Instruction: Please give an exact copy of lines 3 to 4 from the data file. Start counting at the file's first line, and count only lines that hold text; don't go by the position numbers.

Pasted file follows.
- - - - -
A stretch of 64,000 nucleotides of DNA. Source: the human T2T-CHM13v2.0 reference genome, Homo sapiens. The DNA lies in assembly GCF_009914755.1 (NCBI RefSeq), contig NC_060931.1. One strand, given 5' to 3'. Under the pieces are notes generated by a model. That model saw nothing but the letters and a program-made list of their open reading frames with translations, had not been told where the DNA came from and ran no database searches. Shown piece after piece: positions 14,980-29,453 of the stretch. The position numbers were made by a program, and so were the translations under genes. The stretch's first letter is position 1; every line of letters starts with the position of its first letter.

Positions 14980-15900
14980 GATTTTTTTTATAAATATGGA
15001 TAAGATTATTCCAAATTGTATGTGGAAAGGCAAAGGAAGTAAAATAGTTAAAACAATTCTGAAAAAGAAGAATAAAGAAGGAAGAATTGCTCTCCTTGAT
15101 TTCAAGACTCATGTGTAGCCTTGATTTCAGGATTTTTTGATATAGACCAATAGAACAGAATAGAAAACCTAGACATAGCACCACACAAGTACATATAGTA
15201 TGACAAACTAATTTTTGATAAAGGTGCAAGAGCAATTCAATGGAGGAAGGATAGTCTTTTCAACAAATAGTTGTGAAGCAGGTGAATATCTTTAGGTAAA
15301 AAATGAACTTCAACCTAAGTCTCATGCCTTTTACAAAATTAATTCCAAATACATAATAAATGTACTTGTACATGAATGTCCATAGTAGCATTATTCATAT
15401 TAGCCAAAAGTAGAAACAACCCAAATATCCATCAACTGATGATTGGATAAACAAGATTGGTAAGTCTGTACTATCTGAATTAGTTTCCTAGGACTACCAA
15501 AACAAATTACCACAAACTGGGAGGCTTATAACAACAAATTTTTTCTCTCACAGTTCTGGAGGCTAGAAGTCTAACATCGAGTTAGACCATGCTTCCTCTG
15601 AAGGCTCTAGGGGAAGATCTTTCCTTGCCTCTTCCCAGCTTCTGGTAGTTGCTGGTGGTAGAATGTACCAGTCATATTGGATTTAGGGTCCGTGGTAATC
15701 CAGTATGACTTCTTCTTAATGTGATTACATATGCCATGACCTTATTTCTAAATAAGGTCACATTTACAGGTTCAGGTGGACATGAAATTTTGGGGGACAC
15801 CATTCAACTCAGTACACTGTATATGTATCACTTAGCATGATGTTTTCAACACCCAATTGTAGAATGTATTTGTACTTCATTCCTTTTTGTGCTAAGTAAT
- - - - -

14980 GATTTTTTTTATAAATATGGA
15001 TAAGATTATTCCAAATTGTATGTGGAAAGGCAAAGGAAGTAAAATAGTTAAAACAATTCTGAAAAAGAAGAATAAAGAAGGAAGAATTGCTCTCCTTGAT